Panasonic TC-P55VT30 3D Plasma HDTV Page 3
Other than the common failure to properly handle 2:2 pulldown, and a failure to cleanly upscale 480p material to 1080p (see the Scaling block on the Video Test Bench chart), the VT30's HD video processing was good. The SD processing (upscaling and deinterlacing from 480i to 1080p, not shown in the charts) was borderline on 3:2 SD (marginal on two different tests, but a pass on a third). The set also failed a 2:2 SD pulldown test.
The VT30 offers gorgeous color on most sources, even with its somewhat inaccurate color gamuts (the points were spot on, but the intensities of the colors diverged from the HD standard, even with the color control turned down). While there were some minor flaws in its calibrated color tracking (see "HT Labs Measures"), none of these appeared to visibly compromise the results.
The VT30 offers exceptional resolution. If you don't see resolution that's second to none on any of these sets when they're properly calibrated, you need either better source material or better glasses.
In terms of black level and shadow detail, the VT30 did very well. The darkest scenes in Master and Commander: The Far Side of the World were impressive. And the star field that opens Stargate: Continuum displayed a density of stars, from the dimmest to the brightest, that often escapes lesser sets. That star field was also less affected than on most sets when the bright white title pops up over it. Shadow detail was also exceptional.
We still had our review sample of last year's top-of-the-line TC-P50VT25 on hand, so a comparison between that and the VT30 was clearly irresistible. There was only time for a 2D face-off, but one thing was clear: In terms of picture quality, the VT30 was neither better nor worse than the VT25 in any respect save one: The VT25 had better blacks—0.006 ft-L on the VT30 versus 0.004 ft-L on the VT25. The visible difference on a full black field was subtle but unmistakable. This was disappointing, as we were hoping for steadily increasing improvement in Panasonic's already very good black levels. The VT30's overall performance is still near the current state of the art for plasma, which can still beat the usable black-level performance of most LCDs. But note the word current in the last sentence. Even the best black-level measurement turned in my current flat panels is still well short of our gold standard: the 0.001 ft-L measured on the last generation of the now long-discontinued Pioneer Kuros.
I performed a full 3D calibration on the VT30. Like all sets in our experience, the brightness and color of the VT30 were somewhat muted in 3D. But in its Custom mode, those weren't major concerns. In particular, the VT30 is an outstanding 2D set that sacrifices nothing in its 3D quiver apart from the higher 3D brightness that a few LCD sets offer. I sometimes question whether 3D in and of itself is worthwhile if we have to sacrifice the brighter, punchier images we're used to seeing in 2D, as is typically the case. But this time, the 3D color appeared to leave nothing on the table on either set. 3D can be addictive when done right, as it is here.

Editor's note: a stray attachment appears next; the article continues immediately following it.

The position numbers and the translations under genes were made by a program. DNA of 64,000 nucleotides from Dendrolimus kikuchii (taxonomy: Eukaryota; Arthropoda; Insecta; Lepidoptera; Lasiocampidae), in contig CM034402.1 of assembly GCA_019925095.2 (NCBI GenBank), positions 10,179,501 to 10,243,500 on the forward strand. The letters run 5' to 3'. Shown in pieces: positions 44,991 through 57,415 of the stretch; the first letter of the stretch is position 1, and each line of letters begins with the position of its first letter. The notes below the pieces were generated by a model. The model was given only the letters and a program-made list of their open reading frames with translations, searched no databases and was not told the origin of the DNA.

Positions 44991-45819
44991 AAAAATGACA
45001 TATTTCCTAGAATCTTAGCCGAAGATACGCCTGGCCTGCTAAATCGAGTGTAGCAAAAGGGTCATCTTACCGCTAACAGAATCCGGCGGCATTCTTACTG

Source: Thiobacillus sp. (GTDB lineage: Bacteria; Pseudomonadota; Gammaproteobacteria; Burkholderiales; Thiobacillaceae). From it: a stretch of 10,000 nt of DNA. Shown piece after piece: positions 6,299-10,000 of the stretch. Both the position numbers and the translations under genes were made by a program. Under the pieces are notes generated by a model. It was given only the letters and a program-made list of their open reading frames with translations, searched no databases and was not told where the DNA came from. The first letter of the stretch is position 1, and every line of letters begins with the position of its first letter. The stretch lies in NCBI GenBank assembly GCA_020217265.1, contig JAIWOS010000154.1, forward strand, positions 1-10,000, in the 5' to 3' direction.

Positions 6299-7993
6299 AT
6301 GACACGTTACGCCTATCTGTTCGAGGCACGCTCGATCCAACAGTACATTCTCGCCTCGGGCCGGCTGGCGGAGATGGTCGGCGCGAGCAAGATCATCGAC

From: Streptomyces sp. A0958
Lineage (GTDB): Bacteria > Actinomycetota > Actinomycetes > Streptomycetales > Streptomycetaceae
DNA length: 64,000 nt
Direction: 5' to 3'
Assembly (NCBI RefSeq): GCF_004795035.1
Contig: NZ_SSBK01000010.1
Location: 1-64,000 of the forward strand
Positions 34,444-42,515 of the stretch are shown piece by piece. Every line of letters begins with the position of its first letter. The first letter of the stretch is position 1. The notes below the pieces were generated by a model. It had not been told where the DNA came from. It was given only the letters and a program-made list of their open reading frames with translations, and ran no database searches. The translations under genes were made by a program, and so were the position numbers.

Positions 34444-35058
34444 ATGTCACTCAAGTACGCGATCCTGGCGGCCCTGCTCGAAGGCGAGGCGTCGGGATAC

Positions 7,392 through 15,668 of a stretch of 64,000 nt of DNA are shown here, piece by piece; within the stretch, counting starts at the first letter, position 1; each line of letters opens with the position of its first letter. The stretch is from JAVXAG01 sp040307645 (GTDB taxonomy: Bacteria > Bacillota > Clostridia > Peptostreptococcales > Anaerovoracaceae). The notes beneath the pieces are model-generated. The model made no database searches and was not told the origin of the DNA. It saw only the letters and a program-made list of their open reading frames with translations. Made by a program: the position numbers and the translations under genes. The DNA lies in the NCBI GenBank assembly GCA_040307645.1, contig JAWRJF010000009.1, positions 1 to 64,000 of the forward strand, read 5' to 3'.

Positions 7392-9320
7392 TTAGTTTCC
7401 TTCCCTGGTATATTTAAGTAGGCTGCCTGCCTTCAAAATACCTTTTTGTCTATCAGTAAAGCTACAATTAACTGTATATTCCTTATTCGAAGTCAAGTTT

The VT30 produced no obvious 3D ghosting. Both Avatar and A Christmas Carol have exhibited serious ghosting on some active-glasses sets, but not here. The near total lack of this phenomenon may well be a major factor in this set's crisp, vivid 3D performance. I say "near total lack" because there's no way of knowing if this or that piece of some as-yet-unseen 3D material will conjure up an unwelcome apparition or two. But thanks to plasma's naturally fast response time, not to mention the faster phosphors Panasonic introduced with last year's first generation of 3D sets, I didn't find ghosting to be an issue here.
As with virtually all plasmas, this one exhibits the sort of off-axis performance that no LCD can match. This was true for both 2D and 3D. The color and 3D effects held up solidly as far off center as anyone would care to sit—at least 45 degrees. Sit beyond that, and parallax takes over (with an increasingly trapezoidal image), even as the basic picture quality remains virtually unchanged. Nor was head tilt ever an issue in 3D, as it is in LCD sets.
About that 2D-to-3D conversion mode. It provided a modest degree of depth to 2D material, but as I've said before, if I'm going to sacrifice brightness for 3D, I prefer the real thing.
The VT30 deserves its place as Panasonic's flagship 3D plasma—its detail, color, blacks, shadow detail, and feature set are among the best offered by today's flat panels, though it doesn't quite reach the benchmark for blacks set by Pioneer's gone-but-not-forgotten Kuro plasmas. Still, the VT30's blacks beat the GT30's and ST30's, so if you've got the dough, I say go for it. But if money's tight, the ST30 offers an excellent alternative with only slightly less deep blacks and otherwise similar performance for a lot less scratch.